(Photo: Scotty Bara/WCSN)
Throw everything out the door.
It’s time for Vegas.
Arizona State squares off against 6th-seeded Oregon State in the first round of the Pac-12 Tournament.
In the only matchup between the two in Tempe on January 28, ASU played one of its best games in conference play. The Sun Devils shot above 50 percent from the field for the only time in Pac-12 play and kept Oregon State’s All-Pac-12 senior guard Gary Payton II to a season-low two points.
The Sun Devils featured five players in double-figure scoring, led by junior forward Obinna Oleka’s 17 points and senior guard Gerry Blakes’ 16 points. OSU’s 17 first-half points were the lowest from an ASU opponent all season.
Since then, Oregon State went 6-4 in its final 10 games, and ASU stumbled to below .500 after going 3-7 in its final 10.
However, ASU is coming off two of its better performances in conference season, beating Stanford by 10 points and challenging No. 24 California on Senior Night. Senior center Eric Jacobsen particularly stood out, tying a career-high 20 points. That game also marked was the first time in his career in which he achieved double-digit points in three-straight games.
OSU will be without freshman forward Tres Tinkle, its second-leading scorer (13.1 points per game) due to a foot injury. Tinkle missed the last two contests for the Beavers after suffering the injury in practice, and CBS Sports reported today that he will miss their contest against the Sun Devils.
However, OSU freshman guard Stephen Thompson Jr. has come on strong in place of Tinkle in the starting lineup. Thompson is third on the team with 10.7 points per game but leads OSU with 29.8 points per 100 possessions, according to sports-reference.com. Against ASU, Thomposon racked up 14 points on 6-of-11 shooting.
Keys to the Game
ASU launched more threes than any other team in conference play. Part of that comes from being undersized, but ASU has also settled for outside shots on numerous occasions. With that in mind, getting the ball inside to Jacobsen, who has found quite an offensive form of late, as well as senior forward Willie Atwood and junior forward Savon Goodman will be critical.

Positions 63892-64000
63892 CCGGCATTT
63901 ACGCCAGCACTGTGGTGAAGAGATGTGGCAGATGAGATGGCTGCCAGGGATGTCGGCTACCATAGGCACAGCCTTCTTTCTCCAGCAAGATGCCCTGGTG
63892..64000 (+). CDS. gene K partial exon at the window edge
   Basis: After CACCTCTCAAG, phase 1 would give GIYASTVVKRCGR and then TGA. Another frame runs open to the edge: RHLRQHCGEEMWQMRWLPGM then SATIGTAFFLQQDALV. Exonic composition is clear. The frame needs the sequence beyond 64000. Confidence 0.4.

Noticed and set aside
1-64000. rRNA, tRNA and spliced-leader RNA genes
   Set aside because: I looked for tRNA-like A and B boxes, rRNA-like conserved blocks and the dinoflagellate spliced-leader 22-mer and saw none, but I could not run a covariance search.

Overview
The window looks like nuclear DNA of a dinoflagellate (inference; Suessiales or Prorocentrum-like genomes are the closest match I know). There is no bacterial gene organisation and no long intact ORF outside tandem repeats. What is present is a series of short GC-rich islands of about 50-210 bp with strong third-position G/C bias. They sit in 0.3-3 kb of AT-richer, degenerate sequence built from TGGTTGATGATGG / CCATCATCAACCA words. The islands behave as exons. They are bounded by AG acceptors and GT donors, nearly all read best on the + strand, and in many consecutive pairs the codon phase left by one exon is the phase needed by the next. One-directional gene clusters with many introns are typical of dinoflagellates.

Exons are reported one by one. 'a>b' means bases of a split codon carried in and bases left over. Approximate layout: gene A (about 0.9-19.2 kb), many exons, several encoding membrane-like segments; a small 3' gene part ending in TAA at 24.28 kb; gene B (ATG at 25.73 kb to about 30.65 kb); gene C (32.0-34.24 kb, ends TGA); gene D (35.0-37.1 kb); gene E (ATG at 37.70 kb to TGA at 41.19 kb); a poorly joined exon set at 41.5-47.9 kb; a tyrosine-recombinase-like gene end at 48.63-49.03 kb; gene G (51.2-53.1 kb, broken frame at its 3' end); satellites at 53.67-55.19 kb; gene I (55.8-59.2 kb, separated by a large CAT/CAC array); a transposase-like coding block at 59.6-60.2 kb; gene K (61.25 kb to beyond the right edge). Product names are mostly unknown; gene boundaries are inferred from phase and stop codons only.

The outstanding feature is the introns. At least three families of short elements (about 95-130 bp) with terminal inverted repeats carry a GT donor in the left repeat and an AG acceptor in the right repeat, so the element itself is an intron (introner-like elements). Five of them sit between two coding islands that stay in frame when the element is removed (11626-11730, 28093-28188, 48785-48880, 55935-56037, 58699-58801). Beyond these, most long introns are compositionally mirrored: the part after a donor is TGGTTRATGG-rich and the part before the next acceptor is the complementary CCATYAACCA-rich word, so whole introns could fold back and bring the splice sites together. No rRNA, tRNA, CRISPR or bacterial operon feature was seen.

While Atwood and Goodman aren’t particularly efficient inside, their ability to face-up and take players off the dribble is important. The offensive possession doesn’t necessarily have to end with a post-entry, but an early entry could loosen things up for ASU’s guards.
In the first matchup, sophomore guards Kodi Justice and Tra Holder were limited to 16 points on 5-of-13 shooting, so playing inside-out may relieve the pressure that Payton can implement.
Don’t let Gary Payton II do Gary Payton II things
Payton’s two point, seven rebound performance against ASU was an anomaly. It’d be hard to predict the two-time Pac-12 Defensive Player of the Year to have another quiet output with his team on the NCAA Tournament bubble.
Even if he isn’t scoring, his ability to do everything else – his 7.6 rebounds per game leads OSU, and his 2.5 steals per game ranks sixth in the country – is what makes him such a handful.
The last thing ASU needs is for Payton to get a momentum-swinging steal that leads to a fastbreak or a jaw-dropping jam.
An 11th-seed has never won a game in the Pac-12 Tournament. Last season, ASU was on the receiving end of history, falling to 12th-seeded USC despite leading by double-digits late in the second half. Now, it’s ASU’s chance to burst a bubble-teams chances’ at the Big Dance.
ASU’s 3-13 conference tournament record is the worst since 1999. OSU is favored by 2.5 points. KenPom.com gives ASU a 41 percent chance to win and reach the quarterfinals and a 0.7 percent chance to win the Tournament.
Those are long odds in a city built on preying on bad bets, but it’s the task ASU must tackle.